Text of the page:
The Good Samaritan, 10TH JULY 2016

Of all of the teachings of Jesus the parable of the Good Samaritan is undoubtedly the most famous, known to Christians and non-Christians alike. His parable is, of course, about responsibility, about caring for others no matter whom or what they may be. Today, however, I want to pay attention to some other responsibilities we have. Responsibility and caring for our neighbors is not enough even though the definition of “neighbor” is boundless. So what might be those other responsibilities?

Strange as it may seem at first glance we ought to take a look at how we can be responsible for ourselves. I say strange because we hear so much about our selfishness, our self-centeredness, and selfish consumerism that is gobbling up our world’s resources and damaging our environment. We must remember, however, that Jesus told us to love our neighbor as we love ourselves. So it is important to realize that how we treat ourselves influences how we love others. How can we respect others if we don’t respect ourselves? We cannot give what we don’t have. We must love our neighbors as we love ourselves. What I want to point out is our responsibility to our inner selves, our responsibility to our souls. We need to pay attention to our spiritual selves, not just our material selves. So many men in their older years realize that they spent so much of their lives on the treadmill of a work existence, working, working, and working to have things and have things for their families. But what sort of things should have been the question on their minds. In being obsessed with their work they missed their children’s youth and missed their wives’ closeness and companionship. Like the man in the ditch in today’s gospel account their wives and children were on the side of the road and passed by. This isn’t true just of men. Nowadays with women in the workforce they, too, may fail to give adequate attention to their families, wishing at the end of their lives that they had been more responsive to their husbands and children.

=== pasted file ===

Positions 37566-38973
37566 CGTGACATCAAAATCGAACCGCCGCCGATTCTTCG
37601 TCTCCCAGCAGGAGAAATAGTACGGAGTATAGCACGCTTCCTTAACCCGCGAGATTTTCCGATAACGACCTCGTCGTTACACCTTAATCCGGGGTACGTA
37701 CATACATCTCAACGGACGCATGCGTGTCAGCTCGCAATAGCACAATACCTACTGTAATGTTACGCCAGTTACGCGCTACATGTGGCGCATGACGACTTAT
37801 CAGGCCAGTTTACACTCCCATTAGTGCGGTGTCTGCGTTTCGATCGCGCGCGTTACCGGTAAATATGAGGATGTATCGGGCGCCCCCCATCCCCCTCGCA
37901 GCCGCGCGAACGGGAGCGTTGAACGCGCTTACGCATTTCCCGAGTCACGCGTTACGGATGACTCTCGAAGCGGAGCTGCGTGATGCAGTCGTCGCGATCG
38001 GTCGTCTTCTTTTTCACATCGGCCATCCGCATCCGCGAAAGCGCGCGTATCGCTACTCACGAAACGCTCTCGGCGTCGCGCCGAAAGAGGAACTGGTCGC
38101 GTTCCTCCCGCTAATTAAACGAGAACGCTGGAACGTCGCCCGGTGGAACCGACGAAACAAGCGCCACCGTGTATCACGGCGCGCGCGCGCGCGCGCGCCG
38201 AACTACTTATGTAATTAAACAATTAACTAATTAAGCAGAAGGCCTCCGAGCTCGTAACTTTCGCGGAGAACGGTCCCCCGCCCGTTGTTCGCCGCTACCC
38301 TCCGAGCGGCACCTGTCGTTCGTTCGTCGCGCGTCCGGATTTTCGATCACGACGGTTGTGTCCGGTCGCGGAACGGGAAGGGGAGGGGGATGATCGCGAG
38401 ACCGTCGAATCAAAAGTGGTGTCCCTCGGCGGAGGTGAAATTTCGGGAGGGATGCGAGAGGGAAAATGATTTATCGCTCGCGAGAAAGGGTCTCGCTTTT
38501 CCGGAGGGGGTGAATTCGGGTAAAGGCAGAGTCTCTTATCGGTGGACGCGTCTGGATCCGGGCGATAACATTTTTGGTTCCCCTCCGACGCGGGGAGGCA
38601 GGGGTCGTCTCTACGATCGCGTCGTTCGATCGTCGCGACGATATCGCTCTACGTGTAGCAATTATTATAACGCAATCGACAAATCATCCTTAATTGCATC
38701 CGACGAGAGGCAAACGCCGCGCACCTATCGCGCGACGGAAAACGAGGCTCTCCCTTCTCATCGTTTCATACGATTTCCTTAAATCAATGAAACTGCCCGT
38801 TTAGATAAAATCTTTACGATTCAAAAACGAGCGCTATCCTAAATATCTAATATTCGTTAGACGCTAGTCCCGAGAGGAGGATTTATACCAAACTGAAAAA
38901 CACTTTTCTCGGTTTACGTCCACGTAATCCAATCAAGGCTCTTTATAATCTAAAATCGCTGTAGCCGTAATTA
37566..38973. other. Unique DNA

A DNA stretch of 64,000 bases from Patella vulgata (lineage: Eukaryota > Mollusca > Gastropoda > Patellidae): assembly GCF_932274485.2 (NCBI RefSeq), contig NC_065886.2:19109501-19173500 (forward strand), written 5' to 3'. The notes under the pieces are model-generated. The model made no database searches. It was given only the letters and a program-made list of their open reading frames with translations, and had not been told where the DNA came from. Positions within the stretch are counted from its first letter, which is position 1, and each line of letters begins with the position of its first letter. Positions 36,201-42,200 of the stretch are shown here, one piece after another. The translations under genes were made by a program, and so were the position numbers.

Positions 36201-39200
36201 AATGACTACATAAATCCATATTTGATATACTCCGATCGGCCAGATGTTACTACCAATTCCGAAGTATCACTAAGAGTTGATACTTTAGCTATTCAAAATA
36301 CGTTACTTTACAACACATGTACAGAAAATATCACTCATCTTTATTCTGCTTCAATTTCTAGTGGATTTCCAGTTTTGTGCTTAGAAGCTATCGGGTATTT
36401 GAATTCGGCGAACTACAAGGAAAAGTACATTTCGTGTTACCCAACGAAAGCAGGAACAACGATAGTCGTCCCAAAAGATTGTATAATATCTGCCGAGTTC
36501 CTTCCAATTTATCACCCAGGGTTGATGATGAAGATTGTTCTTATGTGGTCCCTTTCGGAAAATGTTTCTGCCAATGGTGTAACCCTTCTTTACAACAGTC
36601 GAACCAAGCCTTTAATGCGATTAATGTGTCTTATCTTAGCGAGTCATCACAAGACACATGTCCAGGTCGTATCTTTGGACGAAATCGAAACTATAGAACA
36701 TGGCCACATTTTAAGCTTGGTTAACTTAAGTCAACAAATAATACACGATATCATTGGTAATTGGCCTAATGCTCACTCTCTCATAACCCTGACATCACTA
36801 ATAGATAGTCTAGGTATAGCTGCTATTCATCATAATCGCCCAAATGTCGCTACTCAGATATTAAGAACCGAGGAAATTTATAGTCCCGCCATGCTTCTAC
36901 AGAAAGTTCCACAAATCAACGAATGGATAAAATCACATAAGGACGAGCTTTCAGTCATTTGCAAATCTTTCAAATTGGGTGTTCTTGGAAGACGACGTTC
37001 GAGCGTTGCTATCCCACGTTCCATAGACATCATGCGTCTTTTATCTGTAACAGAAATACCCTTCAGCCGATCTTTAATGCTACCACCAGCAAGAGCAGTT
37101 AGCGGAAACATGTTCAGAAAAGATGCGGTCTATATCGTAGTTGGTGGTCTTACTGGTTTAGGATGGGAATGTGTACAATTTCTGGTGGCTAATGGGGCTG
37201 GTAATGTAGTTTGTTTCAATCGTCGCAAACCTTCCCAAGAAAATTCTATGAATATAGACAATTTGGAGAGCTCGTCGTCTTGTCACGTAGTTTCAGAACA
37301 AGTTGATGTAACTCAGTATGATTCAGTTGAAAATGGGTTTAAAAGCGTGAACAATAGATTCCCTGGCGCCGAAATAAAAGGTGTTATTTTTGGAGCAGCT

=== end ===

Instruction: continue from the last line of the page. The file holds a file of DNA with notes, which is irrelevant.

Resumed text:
There is another responsibility to our inner selves, namely that of letting our feelings out, letting them be known, expressing our feelings. The phenomenon of living with repressed feelings allows those repressed feelings to be cancerous infections that cause physical and emotional illnesses, many of them resulting in hurtful behaviors to themselves and to others. I am not a social psychologist but I wonder if the widespread addiction to pornography can be traced to a lack of closeness to others, others whom, in our bottled up feelings, we pass by as we travel on the road through life.

Laughter and tears allow others to relate to us in healthy ways just as they allow us to reveal and share our hearts and souls with those around us. To put it simply, feelings allow us to get in touch with our real selves just as they allow others to get in touch with us. This suppression, by the way, is one of the fundamental causes of teenage distress and teenage anti-social behavior. Isn’t it true that teenagers often cry out: “You just don’t understand! You just don’t get it!”